An Empirical Analysis of House Price Bubble: Conclusion

Because of the lagged effect of supply cost and interest rate (current changes in fundamental variables did not capture the real costs of houses currently being sold), developers tend to use CPI to estimate the total costs of housing supply in the short run (based on quarterly data). However, in the long run (based on yearly data), developers already know their actual total costs of the housing supply; therefore, they tend to focus on the interest rate (borrowing costs) and supply cost (construction and operating costs) to make their decision about house supply and house prices. In general, developers make their decisions based on profit, which is defined as house prices minus total costs of their housing supply; therefore, for a given markup, the house supply is dependent on the total costs. As a result, the costs of capital (which depends on interest rate) and construction and operating costs (which depend on supply cost) significantly impact house price in the long run. However, in the short run, due to incomplete information about total house supply costs (such as what happens when most of the houses in a development are sold before they are completely built), housing developers can only use CPI as a proxy of the total costs of the housing supply to estimate their total costs. Therefore, CPI is more effective in explaining house price in the short run. Credit card

Hott and Monnin suggest that to test the existence of a housing bubble one should address the gap between real house price and its fundamental prices. Therefore, in order to provide descriptive evidence of the existence of housing bubbles in the Beijing housing market, we compared the movement between the house price index and the equilibrium house price index, incorporating the economic fundamental variables from our statistical model. Figures 1 and 2 show the movements of the real house price index and the equilibrium house price index from the long run (equation 2) and short run (equation 3) models, respectively.
In the short run model (Figure 2), the dotted line represents the equilibrium house price index in the Beijing housing market, building in the economic fundamental variables of income, inflation, interest rate and construction cost of house supply. The study results show two similar trends. The only significant differences appear in the last three quarters of 2006, in the second half-year of 2007 and 2010. Theoretically, a house price bubble exists when the real house price index is greater than the equilibrium house price index for a relatively extended period (e.g., three consecutive quarters). Therefore, the result of the short run model shows a housing bubble is very likely to have existed in the Beijing housing market from early in 2006 to 2007.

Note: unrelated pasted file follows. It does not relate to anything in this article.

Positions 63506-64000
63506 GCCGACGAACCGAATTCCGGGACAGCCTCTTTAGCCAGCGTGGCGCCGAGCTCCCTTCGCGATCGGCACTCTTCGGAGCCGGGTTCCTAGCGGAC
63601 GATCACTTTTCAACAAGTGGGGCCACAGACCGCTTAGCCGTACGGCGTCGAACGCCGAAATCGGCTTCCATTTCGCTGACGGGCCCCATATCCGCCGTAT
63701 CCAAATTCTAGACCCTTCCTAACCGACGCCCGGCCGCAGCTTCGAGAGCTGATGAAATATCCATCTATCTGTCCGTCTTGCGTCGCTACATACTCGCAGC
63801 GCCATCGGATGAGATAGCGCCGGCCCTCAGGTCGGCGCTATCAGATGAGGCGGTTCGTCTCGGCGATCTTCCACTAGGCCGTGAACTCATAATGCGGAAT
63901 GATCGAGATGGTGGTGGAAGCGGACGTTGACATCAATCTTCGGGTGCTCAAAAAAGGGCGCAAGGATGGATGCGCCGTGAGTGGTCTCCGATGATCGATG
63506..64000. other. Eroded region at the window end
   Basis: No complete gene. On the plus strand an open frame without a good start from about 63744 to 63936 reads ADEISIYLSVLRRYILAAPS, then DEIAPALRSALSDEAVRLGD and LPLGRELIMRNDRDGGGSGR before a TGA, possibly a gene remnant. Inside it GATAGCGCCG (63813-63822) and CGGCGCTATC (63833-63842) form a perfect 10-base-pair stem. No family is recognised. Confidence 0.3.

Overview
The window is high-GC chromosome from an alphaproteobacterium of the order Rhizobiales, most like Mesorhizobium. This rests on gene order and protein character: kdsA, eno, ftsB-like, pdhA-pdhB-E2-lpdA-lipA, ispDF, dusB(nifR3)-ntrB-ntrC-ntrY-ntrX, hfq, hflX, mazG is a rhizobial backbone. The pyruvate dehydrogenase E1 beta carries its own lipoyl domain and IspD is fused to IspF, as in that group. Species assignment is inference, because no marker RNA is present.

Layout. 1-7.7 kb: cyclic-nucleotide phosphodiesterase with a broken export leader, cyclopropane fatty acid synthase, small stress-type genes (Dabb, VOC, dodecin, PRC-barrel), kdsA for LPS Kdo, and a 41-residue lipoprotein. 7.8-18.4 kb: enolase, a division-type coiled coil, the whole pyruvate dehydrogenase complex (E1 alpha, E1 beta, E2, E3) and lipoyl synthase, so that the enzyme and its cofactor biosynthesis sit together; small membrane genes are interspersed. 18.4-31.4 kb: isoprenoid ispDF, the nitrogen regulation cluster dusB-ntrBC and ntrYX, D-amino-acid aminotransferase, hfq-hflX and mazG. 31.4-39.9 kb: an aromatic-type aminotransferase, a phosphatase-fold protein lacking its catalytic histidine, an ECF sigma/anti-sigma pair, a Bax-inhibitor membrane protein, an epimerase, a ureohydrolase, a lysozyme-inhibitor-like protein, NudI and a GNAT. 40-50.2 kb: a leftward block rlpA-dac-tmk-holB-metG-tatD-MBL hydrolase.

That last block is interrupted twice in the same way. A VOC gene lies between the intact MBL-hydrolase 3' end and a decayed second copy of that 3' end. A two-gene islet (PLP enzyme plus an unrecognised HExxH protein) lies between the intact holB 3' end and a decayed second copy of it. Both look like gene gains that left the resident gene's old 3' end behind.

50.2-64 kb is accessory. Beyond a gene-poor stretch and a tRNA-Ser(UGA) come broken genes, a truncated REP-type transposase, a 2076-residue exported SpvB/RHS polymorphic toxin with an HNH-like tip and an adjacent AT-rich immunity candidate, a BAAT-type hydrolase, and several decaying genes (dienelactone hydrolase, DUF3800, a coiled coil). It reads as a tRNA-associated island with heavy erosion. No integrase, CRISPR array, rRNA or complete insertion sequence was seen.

This conclusion from Figure 2 can be supported by the results of the long run model analysis. The large gap between house price and long-run fundamental price suggests the possibility of a house price bubble in the real estate market. In Figure 1, the house price index in 2005, 2006 and 2007 are greater than the equilibrium house price index, which suggests the existence of a bubble in the Beijing housing market. This interpretation of results is consistent with those of Hou. Hou analyzed the relationship among house price, income and house rent. His analysis showed that the price to income ratio (P-I ratio) in the Beijing housing market increased from 7.6 to 17.1 during the 2004 to 2007 period; in the same period, the price-to-rent ratio (P-R ratio) in the Beijing housing market increased from 15 in 2004 to 32 in 2007. The author explained that the P-I ratio that market is more than 50% higher than the average P-I ratio for the developed regions in the eastern provinces of China. In general, the P-R ratio moves between 9 and 18. A ratio above 18 implies a potential price bubble in the housing market. The P-R ratio of Beijing rose over 18 and has remained so since 2005. Therefore, the author concluded the existence of a house price bubble in the Beijing housing market. Similarly, Wu, Gyourko and Deng reported historically high P-I and P-R ratios in Beijing. This was especially so for the P-R ratio, which has experienced a near 70% increase since 2007. Both Chovanec and Xu reported an extremely high P-I ratio in the Chinese housing market in their studies. As a result of our analysis, we can conclude the existence of a house price bubble affecting the Beijing housing market. Assuming that housing markets in very large cities will perform in relatively similar ways, it is quite possible that the results of our analysis will also apply to other large-scale metropolitan cities in China such as Shanghai, Guangzhou and Shenzhen.

Figure-1

Figure 1: Long Run House Price Index (HPI) and Equilibrium HPI in Beijing

Figure-2

Figure 2: Short Run House Price Index (HPI) and Equilibrium HPI in Beijing